“Why does the mechanism of image making come into being?”
Public talk 3 Ojai, April 8, 1978
When you do something thoughtlessly, impulsively, and the consequence is serious enough that you feel remorse and regret, do you review the incident, or just try to forget about it? Usually it’s the latter. But sometimes, you have to understand why you behaved badly, and you review the event to find out what you were thinking when you acted. Invariably, you realize you were not thinking but reacting, responding reflexively. You mistook what was happening for something that happened to you in the past, or something you’re afraid of happening to you in the future. In other words, the situation was more about you than the others involved. Your self-centered mind did what it always does. It interprets the present in terms of your past…all the events and incidents that have formed your world view, your values, and coalesced into an image that represents that view and those values. This image, your self-image, is like your flag, your symbol. It embodies everything that left a lasting impression on you, and it turns rational response into knee-jerk reaction.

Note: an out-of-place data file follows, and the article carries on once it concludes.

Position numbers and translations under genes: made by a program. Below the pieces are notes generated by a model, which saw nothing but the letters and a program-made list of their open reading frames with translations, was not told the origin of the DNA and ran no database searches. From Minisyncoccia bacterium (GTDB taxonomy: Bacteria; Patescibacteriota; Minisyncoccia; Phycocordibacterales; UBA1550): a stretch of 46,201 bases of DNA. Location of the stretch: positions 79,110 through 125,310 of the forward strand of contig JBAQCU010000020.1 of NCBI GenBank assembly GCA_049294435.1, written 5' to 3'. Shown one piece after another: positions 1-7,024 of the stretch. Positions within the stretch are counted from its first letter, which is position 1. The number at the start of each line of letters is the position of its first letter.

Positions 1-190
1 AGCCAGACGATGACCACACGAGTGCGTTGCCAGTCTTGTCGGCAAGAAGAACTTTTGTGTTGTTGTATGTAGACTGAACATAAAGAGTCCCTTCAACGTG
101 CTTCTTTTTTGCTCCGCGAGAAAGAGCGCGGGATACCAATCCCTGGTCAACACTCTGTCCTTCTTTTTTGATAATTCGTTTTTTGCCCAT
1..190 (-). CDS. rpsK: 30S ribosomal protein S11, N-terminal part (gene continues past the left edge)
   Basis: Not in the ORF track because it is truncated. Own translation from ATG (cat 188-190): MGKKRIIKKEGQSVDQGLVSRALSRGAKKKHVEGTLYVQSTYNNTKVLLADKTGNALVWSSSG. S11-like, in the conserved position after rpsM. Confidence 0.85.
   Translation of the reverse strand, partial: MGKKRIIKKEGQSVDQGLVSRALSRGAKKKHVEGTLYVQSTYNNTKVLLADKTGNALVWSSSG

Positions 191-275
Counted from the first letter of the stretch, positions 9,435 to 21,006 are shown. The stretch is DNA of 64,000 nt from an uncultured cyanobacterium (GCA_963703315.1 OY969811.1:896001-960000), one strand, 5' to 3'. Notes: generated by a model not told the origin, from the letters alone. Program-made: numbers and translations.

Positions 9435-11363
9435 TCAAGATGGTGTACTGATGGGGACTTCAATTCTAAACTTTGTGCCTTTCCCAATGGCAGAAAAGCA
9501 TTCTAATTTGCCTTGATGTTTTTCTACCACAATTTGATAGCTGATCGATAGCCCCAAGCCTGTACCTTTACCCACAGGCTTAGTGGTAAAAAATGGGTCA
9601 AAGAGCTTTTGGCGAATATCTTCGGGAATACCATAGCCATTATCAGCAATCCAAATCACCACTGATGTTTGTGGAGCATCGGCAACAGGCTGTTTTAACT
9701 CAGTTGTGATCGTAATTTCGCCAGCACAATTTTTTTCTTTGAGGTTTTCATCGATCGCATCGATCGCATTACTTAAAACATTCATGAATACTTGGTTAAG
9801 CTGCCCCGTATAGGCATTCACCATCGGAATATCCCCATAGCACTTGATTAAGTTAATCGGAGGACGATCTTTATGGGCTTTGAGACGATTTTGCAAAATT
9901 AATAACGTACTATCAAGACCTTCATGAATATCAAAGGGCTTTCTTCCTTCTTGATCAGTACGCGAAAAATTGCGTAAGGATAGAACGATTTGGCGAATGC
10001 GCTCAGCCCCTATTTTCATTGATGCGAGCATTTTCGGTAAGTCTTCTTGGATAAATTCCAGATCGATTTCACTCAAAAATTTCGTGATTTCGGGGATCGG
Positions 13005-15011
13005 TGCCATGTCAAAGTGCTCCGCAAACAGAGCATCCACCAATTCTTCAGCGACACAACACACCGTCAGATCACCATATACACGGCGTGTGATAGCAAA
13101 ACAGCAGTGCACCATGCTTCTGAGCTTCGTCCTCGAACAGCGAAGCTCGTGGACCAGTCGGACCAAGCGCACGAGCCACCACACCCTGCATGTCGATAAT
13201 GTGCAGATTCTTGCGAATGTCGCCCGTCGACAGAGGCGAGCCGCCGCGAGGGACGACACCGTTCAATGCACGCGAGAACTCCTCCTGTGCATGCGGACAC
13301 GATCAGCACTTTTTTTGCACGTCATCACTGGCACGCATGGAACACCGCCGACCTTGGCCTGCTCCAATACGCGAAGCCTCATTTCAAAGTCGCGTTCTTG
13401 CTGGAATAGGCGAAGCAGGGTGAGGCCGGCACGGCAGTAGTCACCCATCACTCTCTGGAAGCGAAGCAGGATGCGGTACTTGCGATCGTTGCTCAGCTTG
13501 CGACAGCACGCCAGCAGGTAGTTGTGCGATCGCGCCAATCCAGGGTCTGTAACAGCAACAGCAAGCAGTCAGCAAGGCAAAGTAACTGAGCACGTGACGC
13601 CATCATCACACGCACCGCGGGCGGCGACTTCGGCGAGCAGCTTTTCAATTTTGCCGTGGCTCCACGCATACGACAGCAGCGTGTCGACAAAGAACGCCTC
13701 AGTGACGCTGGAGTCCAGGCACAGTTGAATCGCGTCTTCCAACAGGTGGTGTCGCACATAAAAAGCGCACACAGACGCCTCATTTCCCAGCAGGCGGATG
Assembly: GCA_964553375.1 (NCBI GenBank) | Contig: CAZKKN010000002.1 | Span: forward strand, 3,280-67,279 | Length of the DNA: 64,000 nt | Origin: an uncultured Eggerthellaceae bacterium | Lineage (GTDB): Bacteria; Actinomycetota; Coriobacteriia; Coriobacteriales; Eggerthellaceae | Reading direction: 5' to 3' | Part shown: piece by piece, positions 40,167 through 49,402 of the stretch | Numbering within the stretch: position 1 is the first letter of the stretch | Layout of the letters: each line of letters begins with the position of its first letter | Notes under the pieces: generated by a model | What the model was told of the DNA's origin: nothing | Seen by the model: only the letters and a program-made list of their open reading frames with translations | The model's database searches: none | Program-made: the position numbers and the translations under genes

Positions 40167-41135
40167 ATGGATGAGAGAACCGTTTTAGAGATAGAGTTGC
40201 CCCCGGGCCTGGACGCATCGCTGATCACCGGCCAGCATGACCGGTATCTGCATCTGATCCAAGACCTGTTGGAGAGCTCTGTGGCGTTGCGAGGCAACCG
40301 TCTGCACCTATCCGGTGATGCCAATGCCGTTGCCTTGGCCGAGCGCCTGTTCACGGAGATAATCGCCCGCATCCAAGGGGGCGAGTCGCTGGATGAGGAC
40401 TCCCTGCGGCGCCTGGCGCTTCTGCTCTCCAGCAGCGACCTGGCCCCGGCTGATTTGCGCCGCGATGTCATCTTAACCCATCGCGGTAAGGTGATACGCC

We are victims of our inability to get over traumatizing, bewildering, and confounding events in our lives. We don’t always perceive reality as it is because unresolved past incidents remind us of our greatest fears and desires, making rational thought and response impossible. What are we to do about this?
If we take every incident of irrational response seriously enough to reflect on it and find out what’s behind it, we can learn about the way we think and process experience. We can learn how to think things through instead of drawing hasty conclusions. We can do this, or we can soldier on in the same old way, learning nothing and repeating the same mistakes over and over.